Tax Season 2020: Yet More Changes In IRS Forms And Reporting Lead To Expand Tax-Return Guidance

Industry: Human Resources

Tax-return season raises the potential for costly mistakes among people with stock compensation. explains the tax forms and reporting they need to know.

Brookline, MA (PRUnderground) March 3rd, 2020

IRS tax forms and reporting have changed yet again for the 2020 tax season, adding yet more confusion to an already complicated process. Key changes include the way capital gains and the alternative minimum tax (AMT) are reported on tax returns. With these and the multitude of other tax changes in recent years, the 2020 tax season presents more potential than ever for confusion and expensive mistakes in IRS filings for all taxpayers, especially the millions of people in the United States who received income in 2019 from employee stock compensation and sales of company shares. explains the tax-return forms and reporting they need to know in its fully updated Tax Center ( This clear and reliable information includes easy-to-understand guidance and annotated tax forms.

“The tax reporting for stock compensation is complex,” emphasizes Bruce Brumberg, Editor-in-Chief of “The changes for 2020 expand what you must understand before you prepare your tax return. Even accountants and tax advisors sometimes make mistakes. Our goal is to help employees and their financial or tax advisors realize the full potential of equity compensation by educating them about tax rules and helping them prevent costly errors. The last thing taxpayers want is to pay too much tax or incur IRS penalties that take yet more money out of their pockets.”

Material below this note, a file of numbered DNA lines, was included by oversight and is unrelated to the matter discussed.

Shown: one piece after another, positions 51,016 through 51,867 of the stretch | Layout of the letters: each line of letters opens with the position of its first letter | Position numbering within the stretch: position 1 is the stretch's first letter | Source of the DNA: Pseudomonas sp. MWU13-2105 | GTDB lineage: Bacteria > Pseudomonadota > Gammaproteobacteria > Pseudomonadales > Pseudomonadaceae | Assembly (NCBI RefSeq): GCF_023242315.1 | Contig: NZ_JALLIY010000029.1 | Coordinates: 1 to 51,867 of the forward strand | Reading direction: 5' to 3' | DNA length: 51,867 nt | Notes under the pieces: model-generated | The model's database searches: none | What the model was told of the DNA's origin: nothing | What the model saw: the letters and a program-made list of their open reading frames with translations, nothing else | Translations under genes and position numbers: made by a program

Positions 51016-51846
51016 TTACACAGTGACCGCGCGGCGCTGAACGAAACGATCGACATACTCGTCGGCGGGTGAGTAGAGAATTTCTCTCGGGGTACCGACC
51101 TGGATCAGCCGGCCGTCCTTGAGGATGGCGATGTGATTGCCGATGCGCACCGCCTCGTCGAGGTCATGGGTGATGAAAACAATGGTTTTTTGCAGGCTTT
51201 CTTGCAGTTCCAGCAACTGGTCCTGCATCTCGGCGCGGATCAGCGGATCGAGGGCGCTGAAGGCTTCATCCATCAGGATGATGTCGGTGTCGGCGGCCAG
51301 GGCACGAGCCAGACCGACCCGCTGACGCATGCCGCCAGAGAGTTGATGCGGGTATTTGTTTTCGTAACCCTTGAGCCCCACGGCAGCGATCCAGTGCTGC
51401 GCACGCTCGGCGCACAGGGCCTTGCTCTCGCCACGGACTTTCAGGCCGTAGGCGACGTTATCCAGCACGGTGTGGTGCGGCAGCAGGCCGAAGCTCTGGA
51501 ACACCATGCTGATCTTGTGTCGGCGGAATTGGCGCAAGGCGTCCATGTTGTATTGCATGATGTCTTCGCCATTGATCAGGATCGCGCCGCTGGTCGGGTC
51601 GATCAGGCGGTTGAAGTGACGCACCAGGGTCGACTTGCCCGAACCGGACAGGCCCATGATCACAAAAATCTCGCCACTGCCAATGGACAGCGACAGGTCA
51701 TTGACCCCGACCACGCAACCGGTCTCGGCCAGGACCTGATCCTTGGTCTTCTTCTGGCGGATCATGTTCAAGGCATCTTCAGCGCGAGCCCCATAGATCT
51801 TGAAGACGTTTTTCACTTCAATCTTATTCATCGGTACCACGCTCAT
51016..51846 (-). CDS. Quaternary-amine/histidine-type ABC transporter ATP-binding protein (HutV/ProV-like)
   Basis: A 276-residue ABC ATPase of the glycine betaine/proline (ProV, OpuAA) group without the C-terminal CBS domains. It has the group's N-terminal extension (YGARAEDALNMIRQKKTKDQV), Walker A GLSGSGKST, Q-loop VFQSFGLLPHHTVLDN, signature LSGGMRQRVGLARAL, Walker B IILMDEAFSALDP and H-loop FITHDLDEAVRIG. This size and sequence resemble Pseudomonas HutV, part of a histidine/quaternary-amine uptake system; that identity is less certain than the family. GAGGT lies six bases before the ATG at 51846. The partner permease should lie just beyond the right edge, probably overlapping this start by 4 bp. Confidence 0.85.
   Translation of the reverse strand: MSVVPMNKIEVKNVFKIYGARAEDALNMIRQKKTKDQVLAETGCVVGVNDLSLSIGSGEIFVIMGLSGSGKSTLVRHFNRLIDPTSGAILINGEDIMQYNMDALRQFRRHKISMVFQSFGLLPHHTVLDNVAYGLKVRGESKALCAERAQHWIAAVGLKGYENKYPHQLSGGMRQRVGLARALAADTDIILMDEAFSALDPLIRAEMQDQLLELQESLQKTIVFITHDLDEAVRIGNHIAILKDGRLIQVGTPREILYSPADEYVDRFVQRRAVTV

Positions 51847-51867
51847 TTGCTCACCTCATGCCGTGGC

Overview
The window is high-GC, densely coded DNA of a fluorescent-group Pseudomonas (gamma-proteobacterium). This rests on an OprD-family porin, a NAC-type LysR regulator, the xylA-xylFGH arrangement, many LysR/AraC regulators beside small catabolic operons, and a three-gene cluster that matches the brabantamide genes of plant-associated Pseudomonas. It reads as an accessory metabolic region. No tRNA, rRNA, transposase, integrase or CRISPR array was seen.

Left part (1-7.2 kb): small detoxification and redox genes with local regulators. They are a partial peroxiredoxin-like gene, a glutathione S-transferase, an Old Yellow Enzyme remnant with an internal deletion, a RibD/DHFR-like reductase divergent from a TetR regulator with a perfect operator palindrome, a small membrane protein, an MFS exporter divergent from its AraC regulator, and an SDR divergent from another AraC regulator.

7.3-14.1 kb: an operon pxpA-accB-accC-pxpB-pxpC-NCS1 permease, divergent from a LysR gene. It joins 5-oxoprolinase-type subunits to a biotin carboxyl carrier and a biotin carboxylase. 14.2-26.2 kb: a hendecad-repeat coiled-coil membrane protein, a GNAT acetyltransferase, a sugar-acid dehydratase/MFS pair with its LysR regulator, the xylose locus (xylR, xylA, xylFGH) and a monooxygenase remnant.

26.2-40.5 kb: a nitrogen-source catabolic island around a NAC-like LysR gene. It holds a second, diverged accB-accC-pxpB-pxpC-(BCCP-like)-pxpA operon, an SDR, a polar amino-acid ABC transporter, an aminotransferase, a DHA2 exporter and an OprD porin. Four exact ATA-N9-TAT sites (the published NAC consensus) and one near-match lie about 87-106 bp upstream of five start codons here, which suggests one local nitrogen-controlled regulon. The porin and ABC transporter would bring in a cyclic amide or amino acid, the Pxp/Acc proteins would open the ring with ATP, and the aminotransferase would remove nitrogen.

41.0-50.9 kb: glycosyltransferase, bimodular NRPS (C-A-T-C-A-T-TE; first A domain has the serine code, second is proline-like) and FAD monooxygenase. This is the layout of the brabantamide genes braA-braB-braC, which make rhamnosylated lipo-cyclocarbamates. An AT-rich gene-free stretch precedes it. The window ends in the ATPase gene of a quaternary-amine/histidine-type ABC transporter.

For the millions of employees in the United States who have equity compensation and shares of their companies’ stock, tax-return season always raises worries about errors that can lead to overpaid tax, underreported income, IRS penalties, or even an IRS audit. The myStockOptions Tax Center has all the answers on the filing and reporting of tax returns that involve stock options, restricted stock, restricted stock units, performance shares, stock appreciation rights, and employee stock purchase plans. Core articles and FAQs spell out the most common mistakes people make with stock grants on their tax returns. Taxpayers, their financial advisors, and their accountants can quickly run through these to be sure they submit error-free returns.

In the Tax Center, the special section Reporting Stock Sales presents FAQs with clearly annotated diagrams of Form 8949 and Schedule D. Each FAQ explains and illustrates a different reporting situation involving stock options, restricted stock, restricted stock units, performance shares, employee stock purchase plans, or stock appreciation rights. Clear instructions and diagrams show how to complete the forms, whether the cost-basis information in Box 1e of Form 1099-B is accurate, too low, or omitted.

The content of is ideally suited for licensing by companies and stock plan providers. A customized version of the website’s award-winning content can be seamlessly woven into companies’ HR, benefits, and/or compensation portals.

Disclaimer: The news site hosting this press release is not associated with It is merely publishing a press release announcement submitted by a company, without any stated or implied endorsement of the information, product or service. Please refer to a tax attorney or CPA for tax advice.


With award-winning content and tools, is an independent and unbiased source of expertise on stock options, restricted stock, restricted stock units, performance shares, stock appreciation rights, and employee stock purchase plans. We specialize in making complex stock compensation topics clearly understandable and relatable, in plain English and with an engaging style. Our audience includes:

– stock plan participants
– financial planners, wealth advisors, and CPAs
– professionals in stock plan administration, human resources, compensation, and finance
– attorneys, corporate counsel, and other members of legal staff

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